The draft is ideally boring. Teams should have already made necessary improvements without relying on rookies. Like waiting to learn if you got into your first-choice college, tension means grades aren’t quite good enough. For those who didn’t do enough smart work already, it’s off to the University of American Samoa Law School.
Adding collegians now shouldn’t serve as a substitute for thrills during games. The Buffalo Bills presently don’t even get a turn on opening night, and that just means they acquired someone who’s already demonstrated he’s a pro.
The name of a new guy to cheer for would be a nice thrill for a few seconds. Then again, so would buying apps until your phone’s out of memory. This is the sort of year where it’d be nice to have a first-rounder to praise even just to kill time. Still, Mafia members already have players to look forward to competing. A front office executing a transaction intended to be spectacular would only compensate for a lack of competence.
New players who’ll be confined next to us in Erie County homes soon can feel relaxed in a stressful era for all. They don’t need to make a crazy impact in order to have a fun season. A deep talent pool of veterans offers comfort to rookies while studying the playbook and DoorDash menus.
Suddenly cocky fans believe the Bills are already set up for success. Yes, that involves getting ahead of ourselves, which is an annual April tradition like waiting for the snow to end.
But this front office has actually created valid reasons for anticipation. Now, they aim to merely enhance the roster with rookies who don’t have a choice of where to go.
Teams pumped for the draft are trying to distract by how they get their choice of most or all players. Hope is never bad except for when it doesn’t work out and you end up even more crushed because you thought existence would finally stop being horrendous. The difference between how it sounds and how it turns out is like hearing there’s a way to connect all humans while sharing what excites us before finding out it’s Facebook.
It’s not to presume success will finally arrive, which has been unofficial team policy since the time when televisions were a luxury. Yet excessive enthusiasm might finally be reasonable.
This roster has already been fortified after displaying precocious growth last year. While nobody should be satisfied, the pace feels sufficient. That’s not even to mention they may be facing the right direction.
The Bills don’t need to pull off a spectacular heist. Avoiding criminality offers a nice change of pace. They’ve often made Powerball their retirement plan. But present management doesn’t seem like they must futilely assure us they’ve noticed a ping pong ball pattern.
Anticipation masks nervousness for clubs needing to believe they know just which quarterback will never have to buy a drink in his adopted town again. Too often, the intended redeemer instead becomes the reason fans start drinking malt whiskey with their first Pop-Tarts of the day.
Clubs should already have their answers. The draft is like an open book test: if you have to learn while you’re doing it, you’ve already failed. Anyone who’s prepared won’t be frantically searching.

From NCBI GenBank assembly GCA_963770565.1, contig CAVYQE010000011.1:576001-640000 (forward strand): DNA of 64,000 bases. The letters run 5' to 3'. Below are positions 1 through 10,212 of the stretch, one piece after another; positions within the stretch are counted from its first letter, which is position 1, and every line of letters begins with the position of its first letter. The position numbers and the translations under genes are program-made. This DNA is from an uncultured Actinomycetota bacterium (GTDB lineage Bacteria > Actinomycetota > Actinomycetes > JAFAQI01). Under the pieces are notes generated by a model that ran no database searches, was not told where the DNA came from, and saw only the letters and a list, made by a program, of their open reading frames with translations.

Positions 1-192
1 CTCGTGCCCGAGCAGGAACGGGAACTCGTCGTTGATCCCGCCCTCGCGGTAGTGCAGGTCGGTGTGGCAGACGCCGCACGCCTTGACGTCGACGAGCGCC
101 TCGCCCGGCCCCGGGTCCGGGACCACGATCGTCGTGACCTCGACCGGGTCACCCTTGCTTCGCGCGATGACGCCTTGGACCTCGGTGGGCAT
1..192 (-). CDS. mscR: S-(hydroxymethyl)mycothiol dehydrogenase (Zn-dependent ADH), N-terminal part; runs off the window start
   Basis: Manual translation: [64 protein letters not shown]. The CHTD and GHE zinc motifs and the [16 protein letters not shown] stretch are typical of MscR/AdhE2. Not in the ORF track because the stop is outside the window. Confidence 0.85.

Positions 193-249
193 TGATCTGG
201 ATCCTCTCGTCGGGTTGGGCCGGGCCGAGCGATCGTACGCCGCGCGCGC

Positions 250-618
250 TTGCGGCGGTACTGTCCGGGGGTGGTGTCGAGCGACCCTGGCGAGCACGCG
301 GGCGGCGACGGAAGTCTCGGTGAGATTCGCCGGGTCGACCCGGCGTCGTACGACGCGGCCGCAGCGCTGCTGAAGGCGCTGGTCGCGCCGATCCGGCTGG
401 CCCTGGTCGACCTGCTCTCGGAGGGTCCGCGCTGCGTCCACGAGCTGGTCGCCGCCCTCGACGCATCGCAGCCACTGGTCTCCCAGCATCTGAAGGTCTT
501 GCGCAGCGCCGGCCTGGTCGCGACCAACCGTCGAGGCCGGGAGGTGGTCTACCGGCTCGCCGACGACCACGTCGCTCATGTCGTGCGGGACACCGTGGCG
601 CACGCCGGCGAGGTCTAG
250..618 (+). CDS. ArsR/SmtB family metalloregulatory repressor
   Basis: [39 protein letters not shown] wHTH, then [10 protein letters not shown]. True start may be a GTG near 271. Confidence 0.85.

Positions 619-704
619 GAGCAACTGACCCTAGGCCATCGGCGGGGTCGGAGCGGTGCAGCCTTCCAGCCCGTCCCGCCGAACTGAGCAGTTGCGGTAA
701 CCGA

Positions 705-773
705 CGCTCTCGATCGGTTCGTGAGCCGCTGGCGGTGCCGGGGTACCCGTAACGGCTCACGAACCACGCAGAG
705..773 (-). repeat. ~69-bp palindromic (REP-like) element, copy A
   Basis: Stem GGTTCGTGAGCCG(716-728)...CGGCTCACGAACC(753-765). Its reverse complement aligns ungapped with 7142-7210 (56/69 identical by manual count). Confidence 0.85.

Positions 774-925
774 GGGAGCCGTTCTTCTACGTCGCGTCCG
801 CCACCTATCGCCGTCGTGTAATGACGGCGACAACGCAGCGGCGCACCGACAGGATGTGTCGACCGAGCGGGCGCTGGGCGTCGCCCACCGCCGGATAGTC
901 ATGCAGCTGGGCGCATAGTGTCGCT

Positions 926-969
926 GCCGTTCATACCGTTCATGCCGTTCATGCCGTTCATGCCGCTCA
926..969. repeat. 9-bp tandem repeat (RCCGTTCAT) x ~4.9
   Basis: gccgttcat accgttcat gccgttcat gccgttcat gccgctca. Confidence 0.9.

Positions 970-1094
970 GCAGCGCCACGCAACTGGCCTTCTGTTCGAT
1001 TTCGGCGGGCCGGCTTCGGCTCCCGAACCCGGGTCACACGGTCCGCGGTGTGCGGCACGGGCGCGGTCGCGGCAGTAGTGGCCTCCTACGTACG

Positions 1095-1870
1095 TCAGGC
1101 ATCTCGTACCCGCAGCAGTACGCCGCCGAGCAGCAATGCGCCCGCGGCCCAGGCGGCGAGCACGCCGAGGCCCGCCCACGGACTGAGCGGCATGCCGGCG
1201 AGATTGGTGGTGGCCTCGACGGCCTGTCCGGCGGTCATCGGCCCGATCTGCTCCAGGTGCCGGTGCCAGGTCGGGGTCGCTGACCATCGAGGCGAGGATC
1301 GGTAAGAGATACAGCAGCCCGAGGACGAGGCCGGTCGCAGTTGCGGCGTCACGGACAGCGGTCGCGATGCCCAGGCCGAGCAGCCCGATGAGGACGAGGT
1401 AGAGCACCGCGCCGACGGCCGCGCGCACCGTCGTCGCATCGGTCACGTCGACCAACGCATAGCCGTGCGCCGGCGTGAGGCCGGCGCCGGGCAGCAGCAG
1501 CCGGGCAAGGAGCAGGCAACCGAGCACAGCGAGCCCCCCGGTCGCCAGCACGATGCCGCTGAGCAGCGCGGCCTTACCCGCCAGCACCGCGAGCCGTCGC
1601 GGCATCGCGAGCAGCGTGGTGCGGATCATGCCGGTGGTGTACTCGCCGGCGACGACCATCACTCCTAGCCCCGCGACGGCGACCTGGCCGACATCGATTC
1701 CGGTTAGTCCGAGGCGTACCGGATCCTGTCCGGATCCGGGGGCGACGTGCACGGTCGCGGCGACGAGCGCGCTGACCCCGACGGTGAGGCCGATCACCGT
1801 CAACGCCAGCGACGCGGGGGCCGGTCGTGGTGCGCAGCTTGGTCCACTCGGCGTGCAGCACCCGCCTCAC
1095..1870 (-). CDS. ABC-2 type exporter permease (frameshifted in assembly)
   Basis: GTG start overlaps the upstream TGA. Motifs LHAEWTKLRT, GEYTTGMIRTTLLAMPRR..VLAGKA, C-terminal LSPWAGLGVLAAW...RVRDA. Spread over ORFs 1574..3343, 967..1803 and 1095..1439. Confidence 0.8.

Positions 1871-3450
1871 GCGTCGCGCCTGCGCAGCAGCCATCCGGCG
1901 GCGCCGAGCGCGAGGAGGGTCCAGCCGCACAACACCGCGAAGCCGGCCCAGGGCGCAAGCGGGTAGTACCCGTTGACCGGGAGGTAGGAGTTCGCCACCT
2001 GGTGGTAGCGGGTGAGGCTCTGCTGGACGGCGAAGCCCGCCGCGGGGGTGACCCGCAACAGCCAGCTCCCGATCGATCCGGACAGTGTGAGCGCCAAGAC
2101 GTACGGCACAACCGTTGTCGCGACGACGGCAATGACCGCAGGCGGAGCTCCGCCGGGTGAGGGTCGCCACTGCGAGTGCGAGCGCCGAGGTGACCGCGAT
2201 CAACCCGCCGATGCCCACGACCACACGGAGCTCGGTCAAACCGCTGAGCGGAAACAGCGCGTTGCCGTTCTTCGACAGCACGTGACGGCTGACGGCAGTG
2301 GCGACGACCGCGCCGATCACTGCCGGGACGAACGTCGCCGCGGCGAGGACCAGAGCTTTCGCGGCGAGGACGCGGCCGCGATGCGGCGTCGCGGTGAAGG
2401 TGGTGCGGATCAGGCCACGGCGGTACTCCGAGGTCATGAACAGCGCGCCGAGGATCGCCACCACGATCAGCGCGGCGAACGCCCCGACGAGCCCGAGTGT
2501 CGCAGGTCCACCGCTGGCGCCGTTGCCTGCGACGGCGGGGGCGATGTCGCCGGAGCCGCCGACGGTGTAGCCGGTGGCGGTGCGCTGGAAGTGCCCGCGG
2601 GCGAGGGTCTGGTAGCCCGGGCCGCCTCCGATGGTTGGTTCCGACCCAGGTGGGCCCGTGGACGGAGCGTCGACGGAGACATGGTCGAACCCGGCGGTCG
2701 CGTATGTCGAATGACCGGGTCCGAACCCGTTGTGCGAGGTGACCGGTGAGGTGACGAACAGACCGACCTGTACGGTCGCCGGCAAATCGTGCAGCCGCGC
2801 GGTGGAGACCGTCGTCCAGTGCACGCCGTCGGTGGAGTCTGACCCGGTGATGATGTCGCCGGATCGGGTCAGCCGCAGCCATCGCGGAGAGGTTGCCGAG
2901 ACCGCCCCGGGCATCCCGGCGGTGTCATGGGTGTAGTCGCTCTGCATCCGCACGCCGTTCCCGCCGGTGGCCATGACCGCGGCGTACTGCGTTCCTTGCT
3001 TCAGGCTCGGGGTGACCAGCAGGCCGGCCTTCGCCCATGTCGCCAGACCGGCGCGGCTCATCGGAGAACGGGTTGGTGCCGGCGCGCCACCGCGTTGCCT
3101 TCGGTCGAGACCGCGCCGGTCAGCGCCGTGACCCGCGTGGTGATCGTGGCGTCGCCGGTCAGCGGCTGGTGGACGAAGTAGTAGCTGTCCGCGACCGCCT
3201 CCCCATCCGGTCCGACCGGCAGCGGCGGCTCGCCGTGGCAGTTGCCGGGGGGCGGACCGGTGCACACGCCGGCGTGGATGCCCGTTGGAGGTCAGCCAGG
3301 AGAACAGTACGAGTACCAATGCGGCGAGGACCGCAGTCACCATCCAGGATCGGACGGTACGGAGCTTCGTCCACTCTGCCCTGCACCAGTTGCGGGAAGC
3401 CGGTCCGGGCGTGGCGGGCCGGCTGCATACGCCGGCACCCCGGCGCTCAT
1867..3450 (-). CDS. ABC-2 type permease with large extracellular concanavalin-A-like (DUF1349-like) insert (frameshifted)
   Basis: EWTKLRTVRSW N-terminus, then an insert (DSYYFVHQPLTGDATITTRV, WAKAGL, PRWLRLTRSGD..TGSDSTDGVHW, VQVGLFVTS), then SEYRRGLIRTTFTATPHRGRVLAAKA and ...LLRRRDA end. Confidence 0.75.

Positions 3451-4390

It’s better to be uninterested on the draft’s opening night. Hearing a new guy’s name called through Skype dilutes the initial excitement. More importantly, the Bills have already built a foundation. Adding draftees is more of a curb appeal situation than a need to replace a condemned dwelling.
Addressing requirements at the selection process means work’s not already done. By contrast, a franchise choosing its highest-graded player regardless of position is in good shape for now and setting itself up for more of the same in upcoming seasons.
Too often, the draft ends up being a team’s most exciting day of the year. It should ideally happen during a game after the calendar change. Life is based in how good it’s supposed to be to distract from how dumb it is now.
There’s no way to check how it’ll go. Teams don’t get to check the results of wagers based on our current inability to control time. Some general managers want warp speed, but they wouldn’t like the results of jumping ahead.
The Bills don’t get a turn during the first go-around of the biggest event in an endless offseason. Fans naturally want adding new players to be a high like beating Dallas on Thanksgiving.
Daydreaming about a Hall of Fame jacket for a first-rounder would be sweet, especially when we’ve been sent to the hole. But all these years of looking forward to distract from how today sucks are paying off during quarantine time. New England fans are not prepared for the low quality of replacement components if there isn’t enough to enjoy ahead.
It’s natural to want a first-rounder to daydream about becoming BFFs. But the Bills have already made good buddies with qualified veterans.
Buffalo’s roster is not Goodfellas, which means it can be improved. They could certainly upgrade both lines. In a broader sense, any team that thinks it can’t boost its stock will be surprised when the line doesn’t keep climbing. At the same time, the most promising teams added their best players before this week.
Trying to justify not possessing a first-round choice can feel like a bigger reach than Aaron Maybin. Still, getting a proven talent beats hoping to draft the next Stefon Diggs. Many teams try to be millionaires by presuming they’ll have a million dollars. Those in the best shape have already invested.
Editor’s babble: This post is an example of why we love sarcasm and especially the way Anthony delivers it on Wednesdays about our Buffalo Bills. Takes the bump out of the Hump Day. We can all use a little irony these days. Thanks to Anthony for the giggles and his continued contributions to our blog. You can find Anthony on Twitter @AnthonyBialy. Enjoy the virtual draft!